|Memory > NMDAR Extinction Is Regulated by Protein Kinase A|
It has been known for over two decades that protein kinase A (PKA) regulates the Ca2+ influx through NMDA receptors (NMDARs):
Aman et al. referred to the PKA-dependent closed state as "desensitized state", which is identical to the extinction state described in the previous chapter. This closed state is called the "extinction state" because it could give rise to memory extinction (inhibition of memory retrieval) based on mounting evidence that PKA can influence memory extinction (Koh et al., 2002; Isiegas et al., 2006; Mueller et al., 2008; Nijholt et al., 2008; Menezes et al., 2015). The previous chapter further shows that the extinction state of NMDAR could be caused by the binding between the C-terminal domain (CTD) of GluN2B and the CABT complex which consists of a CRMP2 monomer and a tubulin heterodimer.
PKA is an enzyme that catalyzes protein phosphorylation - addition of a phosphate group PO43-. The crucial PKA phosphorylation site has been identified as Serine 1166 (S1166) located in the CTD of the GluN2B subunit. Loss of this single phosphorylation site abolishes PKA-dependent potentiation of NMDAR Ca2+ permeation, synaptic currents, and Ca2+ rises in dendritic spines (Murphy et al., 2014). These results support the notion that PKA could regulate the inhibition of GluN2B-containing NMDARs by the CABT complex,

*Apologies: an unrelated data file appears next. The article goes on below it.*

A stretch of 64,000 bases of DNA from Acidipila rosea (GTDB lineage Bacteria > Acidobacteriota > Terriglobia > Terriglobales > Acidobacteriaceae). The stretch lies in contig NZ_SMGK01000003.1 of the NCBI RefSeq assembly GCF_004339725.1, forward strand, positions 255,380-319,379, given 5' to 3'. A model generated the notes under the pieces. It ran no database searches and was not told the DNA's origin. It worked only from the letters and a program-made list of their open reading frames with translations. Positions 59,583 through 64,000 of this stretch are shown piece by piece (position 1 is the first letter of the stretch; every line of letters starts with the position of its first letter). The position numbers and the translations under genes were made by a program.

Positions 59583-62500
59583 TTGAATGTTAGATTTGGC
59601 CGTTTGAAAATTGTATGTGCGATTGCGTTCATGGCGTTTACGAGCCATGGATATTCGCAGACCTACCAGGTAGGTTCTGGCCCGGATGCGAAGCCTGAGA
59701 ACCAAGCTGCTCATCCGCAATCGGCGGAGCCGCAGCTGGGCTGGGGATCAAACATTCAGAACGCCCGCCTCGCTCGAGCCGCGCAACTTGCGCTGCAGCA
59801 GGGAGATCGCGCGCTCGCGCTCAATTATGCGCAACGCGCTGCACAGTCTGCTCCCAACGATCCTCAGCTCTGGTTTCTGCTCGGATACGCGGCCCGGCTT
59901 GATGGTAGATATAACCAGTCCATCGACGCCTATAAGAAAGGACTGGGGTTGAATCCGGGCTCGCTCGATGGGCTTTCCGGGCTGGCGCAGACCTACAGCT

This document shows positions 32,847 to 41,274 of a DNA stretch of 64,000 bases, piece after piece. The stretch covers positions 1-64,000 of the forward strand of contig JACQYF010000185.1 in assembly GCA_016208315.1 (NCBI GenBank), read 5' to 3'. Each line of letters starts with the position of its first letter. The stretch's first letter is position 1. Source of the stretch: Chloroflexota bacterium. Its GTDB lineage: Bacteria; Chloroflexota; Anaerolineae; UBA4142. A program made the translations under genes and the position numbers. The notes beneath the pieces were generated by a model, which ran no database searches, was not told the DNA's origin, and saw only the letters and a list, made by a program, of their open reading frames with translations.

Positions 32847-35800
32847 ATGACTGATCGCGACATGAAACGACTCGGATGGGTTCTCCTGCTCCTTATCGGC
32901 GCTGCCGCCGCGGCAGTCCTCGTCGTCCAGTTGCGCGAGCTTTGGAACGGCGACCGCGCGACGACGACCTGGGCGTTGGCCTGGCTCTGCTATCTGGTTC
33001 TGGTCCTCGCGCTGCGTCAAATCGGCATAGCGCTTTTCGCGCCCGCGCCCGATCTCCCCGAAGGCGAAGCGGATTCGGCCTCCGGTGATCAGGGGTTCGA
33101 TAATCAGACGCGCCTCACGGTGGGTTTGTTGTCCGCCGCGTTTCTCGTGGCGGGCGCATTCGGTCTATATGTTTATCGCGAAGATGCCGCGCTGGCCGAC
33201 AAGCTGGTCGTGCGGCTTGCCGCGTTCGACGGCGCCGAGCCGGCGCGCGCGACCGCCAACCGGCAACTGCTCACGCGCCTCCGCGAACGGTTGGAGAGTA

By analyzing the amino acid sequence of the GluN2B CTD, it was found that the CTD is intrinsically disordered, but may switch dynamically between folded and unfolded conformation (Ryan et al., 2008). Since PKA plays a crucial role in NMDAR extinction, it is reasonable to assume that the dynamic switch between folded and unfolded conformation could be controlled by PKA phosphorylation. The unfolded conformation, as shown in Figures 12-1, may associate with CABT, resulting in NMDAR extinction, whereas the folded conformation could prevent CABT-GluN2B binding.
The effect of PKA on the Ca2+ influx through NMDARs indicates that phosphorylation of S1166 may prevent CABT-GluN2B binding, thereby reducing NMDAR closure. This in turn suggests that S1166 phosphorylation could promote a folded conformation to block DWED-H19 interaction. The folded conformation is proposed in Figure 13-1, where DWED is buried within the GluN2B CTD, unable to interact with H19. It is important to note that, for PKA to regulate conformational switch, DWED should be in close proximity to S1166. This can be achieved by two turns: one at GGGP (residues 1169 - 1172) and another at GGVP (residues 1191 - 1194). Hence, this model is consistent with the fact that glycine (G) and proline (P) residues are frequently found in turn and loop structures of proteins (Krieger et al., 2005).
The attractive interaction between a phosphate group and an arginine residue is very strong (Woods and Ferré, 2005). In Figure 13-1B, there is an arginine that may interact with S1166. It is assumed that the phosphorylation state of S1166 is sufficient to control the switch between folded and unfolded conformation of the GluN2B CTD. Phosphorylation at S1166 could stabilize the folded structure, preventing CABT-GluN2B binding, consequently enhancing the Ca2+ influx through GluN2B-containing NMDARs. This notion is supported by a growing number of studies demonstrating that the arginine-rich peptides can enhance memory extinction and alleviate NMDAR-mediated excitotoxicity, possibly by blocking the DFKRDS - DWEDRS interaction to promote unfolded conformation (more info).
Author: Frank Lee